Feeds

Google Groups blunder exposes THOUSANDS of Japanese govt emails

Messages are public-by-default you say? Oh dear...

Combat fraud and increase customer satisfaction

The Japanese government has admitted sharing thousands of email conversations with world+dog after a mix-up over Google Groups' privacy settings.

Officials from several ministries shared messages on the free web-based service without realising that the default setting is for public access to all discussions, the Daily Yomiuri reported.

Staff at the Environment Ministry; Land, Infrastructure, Transport and Tourism Ministry; Agriculture, Forestry and Fisheries Ministry; and Reconstruction Agency all seem to have leaked.

“Our security awareness was weak,” an Environment Ministry official told the paper.

Blunders at the ministry exposed emails sent back in January relating to government negotiations at the Minamata Convention on Mercury, including those of its chief negotiator Ryutaro Yatsu.

All offending messages have now been made private, however, the ministry has apparently begun an investigation into the accidental leak, suspecting the use of Google Groups may have violated internal regulations.

“We have our own internal system to share e-mails, but we used Google because it was convenient,” an official told the Yomiuri.

The Japanese government is not the only institution to be left red-faced after the revelations. Data affecting 5,000 people was apparently exposed in the same way by various private businesses and medical institutions.

Although not mentioned in its own story, the Yomiuri has also admitted some of its journalists accidentally revealed draft stories and interview transcripts thanks to Google Groups blunders, AFP claimed.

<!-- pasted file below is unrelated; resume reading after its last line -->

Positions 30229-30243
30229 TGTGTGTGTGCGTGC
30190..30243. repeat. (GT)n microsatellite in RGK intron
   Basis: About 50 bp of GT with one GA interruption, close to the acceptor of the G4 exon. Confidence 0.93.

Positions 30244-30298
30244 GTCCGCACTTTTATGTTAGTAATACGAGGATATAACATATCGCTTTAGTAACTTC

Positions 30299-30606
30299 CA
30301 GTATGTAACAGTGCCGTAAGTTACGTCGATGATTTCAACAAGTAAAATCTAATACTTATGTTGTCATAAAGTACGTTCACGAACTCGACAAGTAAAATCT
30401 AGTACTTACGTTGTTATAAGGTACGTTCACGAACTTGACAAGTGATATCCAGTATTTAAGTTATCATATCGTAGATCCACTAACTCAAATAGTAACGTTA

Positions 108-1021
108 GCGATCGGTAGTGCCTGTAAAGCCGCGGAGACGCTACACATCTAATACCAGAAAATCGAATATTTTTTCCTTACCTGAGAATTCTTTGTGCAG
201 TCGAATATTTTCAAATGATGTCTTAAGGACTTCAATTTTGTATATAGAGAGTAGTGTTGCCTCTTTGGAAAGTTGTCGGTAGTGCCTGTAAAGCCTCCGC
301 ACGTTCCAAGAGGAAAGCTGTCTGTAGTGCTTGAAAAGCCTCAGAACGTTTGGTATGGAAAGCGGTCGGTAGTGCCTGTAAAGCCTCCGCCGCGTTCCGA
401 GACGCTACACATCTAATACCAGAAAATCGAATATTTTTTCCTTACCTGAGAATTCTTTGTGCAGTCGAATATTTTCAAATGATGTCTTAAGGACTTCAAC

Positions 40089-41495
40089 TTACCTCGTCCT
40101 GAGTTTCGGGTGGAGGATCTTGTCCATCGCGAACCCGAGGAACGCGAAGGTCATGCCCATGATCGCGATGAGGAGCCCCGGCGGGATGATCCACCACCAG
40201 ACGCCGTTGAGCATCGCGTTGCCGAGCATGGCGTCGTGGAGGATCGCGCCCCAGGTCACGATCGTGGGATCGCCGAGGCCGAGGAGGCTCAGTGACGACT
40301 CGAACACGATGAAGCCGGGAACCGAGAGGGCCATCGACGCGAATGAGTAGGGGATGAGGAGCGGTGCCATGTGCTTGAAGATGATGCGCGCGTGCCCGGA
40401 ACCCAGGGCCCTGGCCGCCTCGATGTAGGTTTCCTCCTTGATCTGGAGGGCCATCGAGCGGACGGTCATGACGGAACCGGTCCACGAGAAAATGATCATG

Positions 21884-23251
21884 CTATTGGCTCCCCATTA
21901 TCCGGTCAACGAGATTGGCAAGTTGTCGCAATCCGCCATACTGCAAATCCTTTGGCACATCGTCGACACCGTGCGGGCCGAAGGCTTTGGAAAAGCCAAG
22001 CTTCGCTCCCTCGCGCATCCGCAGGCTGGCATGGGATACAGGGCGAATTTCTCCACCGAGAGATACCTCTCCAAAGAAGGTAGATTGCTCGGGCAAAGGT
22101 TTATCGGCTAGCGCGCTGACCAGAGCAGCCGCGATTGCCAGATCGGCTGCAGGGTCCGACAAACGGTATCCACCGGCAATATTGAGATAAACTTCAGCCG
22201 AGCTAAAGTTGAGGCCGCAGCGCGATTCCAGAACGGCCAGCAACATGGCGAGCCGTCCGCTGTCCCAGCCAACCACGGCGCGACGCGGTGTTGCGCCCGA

SANS - Survey on application security programs

More from The Register

next story
Android engineer: We DIDN'T copy Apple OR follow Samsung's orders
Veep testifies for Samsung during Apple patent trial
MtGox chief Karpelès refuses to come to US for g-men's grilling
Bitcoin baron says he needs another lawyer for FinCEN chat
Did a date calculation bug just cost hard-up Co-op Bank £110m?
And just when Brit banking org needs £400m to stay afloat
One year on: diplomatic fail as Chinese APT gangs get back to work
Mandiant says past 12 months shows Beijing won't call off its hackers
Don't let no-hire pact suit witnesses call Steve Jobs a bullyboy, plead Apple and Google
'Irrelevant' character evidence should be excluded – lawyers
EFF: Feds plan to put 52 MILLION FACES into recognition database
System would identify faces as part of biometrics collection
Ex-Tony Blair adviser is new top boss at UK spy-hive GCHQ
Robert Hannigan to replace Sir Iain Lobban in the autumn
Alphadex fires back at British Gas with overcharging allegation
Brit colo outfit says it paid for 347KVA, has been charged for 1940KVA
Jack the RIPA: Blighty cops ignore law, retain innocents' comms data
Prime minister: Nothing to see here, go about your business
Singapore decides 'three strikes' laws are too intrusive
When even a prurient island nation thinks an idea is dodgy it has problems
prev story

Whitepapers

Designing a defence for mobile apps
In this whitepaper learn the various considerations for defending mobile applications; from the mobile application architecture itself to the myriad testing technologies needed to properly assess mobile applications risk.
3 Big data security analytics techniques
Applying these Big Data security analytics techniques can help you make your business safer by detecting attacks early, before significant damage is done.
Five 3D headsets to be won!
We were so impressed by the Durovis Dive headset we’ve asked the company to give some away to Reg readers.
The benefits of software based PBX
Why you should break free from your proprietary PBX and how to leverage your existing server hardware.
Securing web applications made simple and scalable
In this whitepaper learn how automated security testing can provide a simple and scalable way to protect your web applications.